All that brings us to yesterday afternoon and where the second quarter subscriber acquisition numbers were going to come in. A major unexpected fall off, say a million or so in UCAN alone, would have been deeply troubling and likely sent the stock spiraling in after-hours trading. Instead the UCAN loss was only 430K, worse than the “+/- a couple hundred thousand” predicted loss and but not terribly worse than the 130K lost in Q2 2019. The three other regions gained 1.97 million subscribers, well down from Q2 2020 (7.16 million) but not terribly down from Q2 2019 (2.83 million)
But that was more than enough to placate Wall Street. The stock held up nicely in after-hours even as the company was mixed on other target financial metrics. It was down just over 4% as I post this, with the NASDAQ up .4%. And as for that gaming revenue gusher? Netflix quashed investors' hopes, explaining gaming won’t have a standalone revenue stream and will only exist to support the SVOD business.
For Netflix investors it was a “whew!” moment, another dodged bullet. I have been predicting for a long while that a day of reckoning was coming for UCAN subscribers, which Covid completely obscured. Contraction is now here (at least for Q2) but there was no sign of any visible cliff. Netflix has been able to mainly co-exist with Disney+, HBO Max and all the other would-be “Netflix killers.”
Meanwhile, as VideoNuze readers know, I have long advocated for Netflix to introduce a lower-priced ad-supported tier in order to give consumers more choice (here and here and here), expand the company’s total addressable market, and not fall out of step with the competition’s approach. But Netflix has consistently resisted the idea; on yesterday’s earnings call it never even came up. I am still hard-pressed to understand Netflix’s religion on this and given how hot the CTV ad space is, I’m stumped that Netflix is so willing to forego this huge opportunity even as others race ahead and consumers come to expect lower-priced options. Netflix is eager to sell its subscribers all manner of fandom merchandise, but it's drawing the line at offering an ad-supported tier. Will someone please explain this choice to me?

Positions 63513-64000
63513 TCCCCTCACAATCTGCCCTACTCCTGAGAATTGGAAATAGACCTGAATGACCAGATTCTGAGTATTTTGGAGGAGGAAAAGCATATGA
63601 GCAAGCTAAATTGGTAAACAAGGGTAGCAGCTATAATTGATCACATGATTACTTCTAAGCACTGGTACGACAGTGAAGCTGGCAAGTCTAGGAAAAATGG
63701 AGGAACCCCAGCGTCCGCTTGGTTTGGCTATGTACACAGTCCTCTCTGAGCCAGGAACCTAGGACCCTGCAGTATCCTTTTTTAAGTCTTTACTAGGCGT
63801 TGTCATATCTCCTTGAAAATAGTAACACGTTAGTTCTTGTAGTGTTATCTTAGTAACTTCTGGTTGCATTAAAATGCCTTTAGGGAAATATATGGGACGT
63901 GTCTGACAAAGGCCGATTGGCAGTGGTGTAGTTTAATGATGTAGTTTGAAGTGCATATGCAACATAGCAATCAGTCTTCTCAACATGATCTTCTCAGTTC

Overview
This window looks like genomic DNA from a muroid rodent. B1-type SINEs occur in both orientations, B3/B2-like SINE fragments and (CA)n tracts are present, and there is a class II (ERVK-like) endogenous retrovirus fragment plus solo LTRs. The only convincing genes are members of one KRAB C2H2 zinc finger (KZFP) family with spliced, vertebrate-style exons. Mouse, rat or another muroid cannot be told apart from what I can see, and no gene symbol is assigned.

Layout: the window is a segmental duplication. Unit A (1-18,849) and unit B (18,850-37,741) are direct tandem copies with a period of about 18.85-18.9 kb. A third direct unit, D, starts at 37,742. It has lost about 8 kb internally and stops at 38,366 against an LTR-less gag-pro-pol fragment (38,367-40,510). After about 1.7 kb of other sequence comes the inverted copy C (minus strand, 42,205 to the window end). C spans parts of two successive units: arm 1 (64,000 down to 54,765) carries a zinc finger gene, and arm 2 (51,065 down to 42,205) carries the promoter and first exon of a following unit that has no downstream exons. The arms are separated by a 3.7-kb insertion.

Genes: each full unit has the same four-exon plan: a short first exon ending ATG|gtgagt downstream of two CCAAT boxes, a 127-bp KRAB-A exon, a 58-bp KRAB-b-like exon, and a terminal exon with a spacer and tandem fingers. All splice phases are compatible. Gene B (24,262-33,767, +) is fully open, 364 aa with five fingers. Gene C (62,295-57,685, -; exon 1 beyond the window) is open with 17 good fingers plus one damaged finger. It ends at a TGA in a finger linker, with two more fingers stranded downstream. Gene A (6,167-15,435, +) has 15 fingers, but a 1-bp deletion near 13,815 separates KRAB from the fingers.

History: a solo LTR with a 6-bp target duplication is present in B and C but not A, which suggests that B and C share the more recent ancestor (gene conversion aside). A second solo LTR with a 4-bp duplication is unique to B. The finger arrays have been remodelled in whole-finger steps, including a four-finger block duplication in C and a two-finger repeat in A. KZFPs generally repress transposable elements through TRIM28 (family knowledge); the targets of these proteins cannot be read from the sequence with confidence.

To be clear, Netflix is still the world’s number one SVOD player. There is a good chance it always will be. It is a well-run company that sets reasonable growth and financial metrics which it typically meets, and more often beats than misses. And it is in the investor relations Pantheon for how well it has managed Wall Street’s sometimes insane expectations, no mean feat given the volatile conditions it has grown up under. Yes, Netflix is a one-horse SVOD company as Colin says...but that horse is proving to be pretty durable under a huge array of circumstances. At least so far.
(Update: Netflix stock closed the day down 3.3% while the NASDAQ gained .92%)
- Netflix’s Q4: Cold Hard Reality in the U.S. Sets In
- 6 Reasons Why Netflix Should Launch An Ad-Supported Tier Now
- What’s Ahead For Netflix After Gaining Nearly 16 Million Subscribers in Q1 ’20?
- Netflix Tops 200 Million Subscribers With Huge Covid Tailwind
- Netflix’s New Download Feature Pushes Recommended Content to Mobile Devices
- Revisiting Why Netflix Should Launch an Ad-Supported Tier